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Prohibition is considered as a period of time in the 1920’s when alcohol was controlled by the government. Alcohol, at this time in history, was illegal unless for medical or industrial purposes. This government control came about because of the fact that people were drinking too much and “destroying the moral fiber of America” (Martin
Alcohol has been part of American society since the colonist came over on the Mayflower. At that time, alcohol was safer to drink that the contaminated water or unpasteurized milk, and cheaper than tea or coffee imported from India and Spain.
As time went on and technology improved, the need for alcohol diminished greatly. Political leaders at this time were seeing alcohol as a public curse. Abraham Lincoln was quoted as saying “Alcohol . . . used by everybody, repudiated by nobody” (Cashman 68).
Before the turn of the century, alcohol abuse was getting out of control. Saloons were everywhere and competing for the drinker’s money. These saloons had prostitutes, permitted gambling, sold alcohol to minors, encouraged violence and public drunkenness, and were believed to corrupt the local government into passing laws in favor of them. In 1873, the Anti-Saloon League of America (ASL) formed to inform people about the harms of alcohol abuse. These people would march from church to the saloons with bibles and prayer. An onlooker was noted as saying, “These people have a noble cause at heart and the means to accomplish was needs to be done” (Martin 97).
At the turn of the century, the ASL, along with similar groups, voted members into Congress with overwhelming support. By 1917, over two-thirds of the members in Congress were ASL-supported. These members passed laws toward nationwide prohibition. In 1919, all 48 states ratified the 18 Constitutional Amendment, outlawing alcohol sales unless for medical or industrial use. For a while, this helped. However, a new generation was just coming of age in America.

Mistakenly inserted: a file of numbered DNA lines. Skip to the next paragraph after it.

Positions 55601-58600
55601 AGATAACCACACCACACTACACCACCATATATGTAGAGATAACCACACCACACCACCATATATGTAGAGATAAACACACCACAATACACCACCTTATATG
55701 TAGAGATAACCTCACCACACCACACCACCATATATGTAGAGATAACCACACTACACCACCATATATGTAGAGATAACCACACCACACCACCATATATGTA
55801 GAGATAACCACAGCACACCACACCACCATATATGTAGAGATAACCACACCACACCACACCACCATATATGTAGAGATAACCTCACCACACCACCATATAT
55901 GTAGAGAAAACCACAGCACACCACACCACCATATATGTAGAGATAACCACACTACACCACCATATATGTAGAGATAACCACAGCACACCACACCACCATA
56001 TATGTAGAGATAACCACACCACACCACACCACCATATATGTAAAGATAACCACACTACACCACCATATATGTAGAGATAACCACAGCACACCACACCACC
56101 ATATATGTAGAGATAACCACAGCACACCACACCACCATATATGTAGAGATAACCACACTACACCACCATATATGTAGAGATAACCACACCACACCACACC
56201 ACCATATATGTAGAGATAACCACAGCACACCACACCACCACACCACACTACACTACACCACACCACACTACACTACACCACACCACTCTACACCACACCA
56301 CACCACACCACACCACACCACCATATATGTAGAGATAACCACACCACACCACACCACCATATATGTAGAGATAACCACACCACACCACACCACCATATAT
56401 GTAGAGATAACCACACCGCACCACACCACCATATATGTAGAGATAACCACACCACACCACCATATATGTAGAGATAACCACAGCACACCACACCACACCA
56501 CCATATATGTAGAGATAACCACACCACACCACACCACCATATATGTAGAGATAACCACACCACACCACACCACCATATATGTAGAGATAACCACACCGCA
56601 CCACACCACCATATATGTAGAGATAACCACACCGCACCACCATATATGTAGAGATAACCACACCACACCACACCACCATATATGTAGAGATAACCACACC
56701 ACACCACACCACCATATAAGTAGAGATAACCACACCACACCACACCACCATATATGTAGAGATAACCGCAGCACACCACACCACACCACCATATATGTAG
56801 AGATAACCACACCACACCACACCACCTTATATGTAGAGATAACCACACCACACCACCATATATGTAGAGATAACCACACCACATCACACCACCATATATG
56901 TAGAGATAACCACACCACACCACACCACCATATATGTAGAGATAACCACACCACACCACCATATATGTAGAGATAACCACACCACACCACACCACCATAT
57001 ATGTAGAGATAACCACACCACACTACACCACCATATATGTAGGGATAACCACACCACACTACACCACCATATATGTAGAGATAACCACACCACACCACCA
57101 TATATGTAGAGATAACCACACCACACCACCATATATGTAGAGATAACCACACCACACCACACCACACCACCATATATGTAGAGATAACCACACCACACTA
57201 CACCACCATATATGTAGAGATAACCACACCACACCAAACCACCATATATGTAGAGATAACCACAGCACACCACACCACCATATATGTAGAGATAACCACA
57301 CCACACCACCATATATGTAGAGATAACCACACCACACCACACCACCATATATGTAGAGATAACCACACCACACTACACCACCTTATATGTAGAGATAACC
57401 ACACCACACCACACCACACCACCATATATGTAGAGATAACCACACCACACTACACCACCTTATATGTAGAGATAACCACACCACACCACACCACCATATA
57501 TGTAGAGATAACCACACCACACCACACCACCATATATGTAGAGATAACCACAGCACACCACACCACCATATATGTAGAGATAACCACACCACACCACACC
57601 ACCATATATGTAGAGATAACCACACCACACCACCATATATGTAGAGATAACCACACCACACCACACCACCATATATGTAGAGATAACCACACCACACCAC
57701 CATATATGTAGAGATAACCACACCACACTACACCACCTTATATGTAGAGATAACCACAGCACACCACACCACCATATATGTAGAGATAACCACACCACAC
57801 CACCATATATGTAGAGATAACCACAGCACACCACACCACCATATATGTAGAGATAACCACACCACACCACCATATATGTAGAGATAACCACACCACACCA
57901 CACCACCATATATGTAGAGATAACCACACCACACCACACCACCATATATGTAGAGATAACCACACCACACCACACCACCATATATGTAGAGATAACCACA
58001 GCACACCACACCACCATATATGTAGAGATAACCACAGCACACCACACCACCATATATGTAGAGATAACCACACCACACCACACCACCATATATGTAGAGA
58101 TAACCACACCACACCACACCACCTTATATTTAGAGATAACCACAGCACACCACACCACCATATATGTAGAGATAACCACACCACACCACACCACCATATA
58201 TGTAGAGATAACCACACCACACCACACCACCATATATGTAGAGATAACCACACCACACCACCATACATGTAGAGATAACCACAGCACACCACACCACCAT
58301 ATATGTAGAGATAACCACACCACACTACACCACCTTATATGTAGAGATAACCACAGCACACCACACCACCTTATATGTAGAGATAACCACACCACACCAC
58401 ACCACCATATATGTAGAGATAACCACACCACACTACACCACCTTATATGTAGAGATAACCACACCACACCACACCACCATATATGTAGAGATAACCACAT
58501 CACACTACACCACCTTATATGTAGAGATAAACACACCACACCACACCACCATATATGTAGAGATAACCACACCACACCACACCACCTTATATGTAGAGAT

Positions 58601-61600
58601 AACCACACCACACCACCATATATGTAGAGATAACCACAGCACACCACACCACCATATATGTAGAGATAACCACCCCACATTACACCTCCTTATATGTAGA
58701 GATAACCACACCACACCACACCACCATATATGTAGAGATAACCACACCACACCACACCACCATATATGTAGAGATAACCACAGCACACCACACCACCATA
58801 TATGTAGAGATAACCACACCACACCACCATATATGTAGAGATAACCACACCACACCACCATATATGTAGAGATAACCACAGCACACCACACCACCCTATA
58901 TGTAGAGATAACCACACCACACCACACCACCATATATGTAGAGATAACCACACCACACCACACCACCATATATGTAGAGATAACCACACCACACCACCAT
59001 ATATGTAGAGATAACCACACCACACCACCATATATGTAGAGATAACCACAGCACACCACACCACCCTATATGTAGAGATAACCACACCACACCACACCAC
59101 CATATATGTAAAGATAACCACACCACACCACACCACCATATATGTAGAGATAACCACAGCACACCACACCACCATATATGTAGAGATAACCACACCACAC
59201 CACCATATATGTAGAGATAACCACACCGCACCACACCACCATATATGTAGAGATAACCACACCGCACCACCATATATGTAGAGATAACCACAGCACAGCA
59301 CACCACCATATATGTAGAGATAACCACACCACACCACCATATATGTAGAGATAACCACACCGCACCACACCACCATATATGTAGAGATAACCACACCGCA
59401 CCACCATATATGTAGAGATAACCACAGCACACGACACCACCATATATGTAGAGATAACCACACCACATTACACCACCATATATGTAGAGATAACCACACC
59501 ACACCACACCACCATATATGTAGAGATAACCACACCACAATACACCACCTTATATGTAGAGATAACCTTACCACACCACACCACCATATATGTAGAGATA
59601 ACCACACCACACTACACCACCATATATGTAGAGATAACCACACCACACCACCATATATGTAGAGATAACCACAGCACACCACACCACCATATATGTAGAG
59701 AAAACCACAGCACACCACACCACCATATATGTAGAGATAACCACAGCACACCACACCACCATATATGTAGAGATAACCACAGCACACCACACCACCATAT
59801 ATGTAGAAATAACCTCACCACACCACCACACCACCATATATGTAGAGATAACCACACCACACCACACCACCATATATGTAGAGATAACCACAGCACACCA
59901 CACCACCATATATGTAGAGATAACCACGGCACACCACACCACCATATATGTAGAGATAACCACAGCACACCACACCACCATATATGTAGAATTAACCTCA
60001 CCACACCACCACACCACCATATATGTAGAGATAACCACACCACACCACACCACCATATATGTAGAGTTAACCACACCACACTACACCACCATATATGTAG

These young people were were considered corrupt by the society outside of there own. The people drank, engaged in multiple love affairs, and openly disobeyed the law. These people “wanted to have fun and didn’t care how they had it” (Cashman 124). This society grew until the 1930’s when the Great Depression began. People complained the prohibition took away jobs for the people and money for the government. At this period in time, people had little money or hope and alcohol was a way out. In 1933 the 21 Amendment was passed repealing the 18th. That was the first and only Constitutional Amendment ever repealed. At the time, people were “happy and relieved that politicians listened to them” (Washburn 99). That was the end of prohibition in the United States.
English II Honors
October 30, 1996
Cashman, Sean Davis. Prohibition - The Lie of the Land. New York, Harper, 1981.
Martin, Harold. Alcohol and the 1920’s. Toronto, Doubleday, 1990.
Washburn, Michael Thomas. Prohibition. New York, Warner, 1985.
“Prohibition” Funk & Wagnall’s Encyclopedia. 1989 ed.
“Prohibition” World Book Encyclopedia. 1995 ed.
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Prohibition in the United States, Prohibition, Anti-Saloon League, Repeal of Prohibition in the United States, Prohibition in Canada
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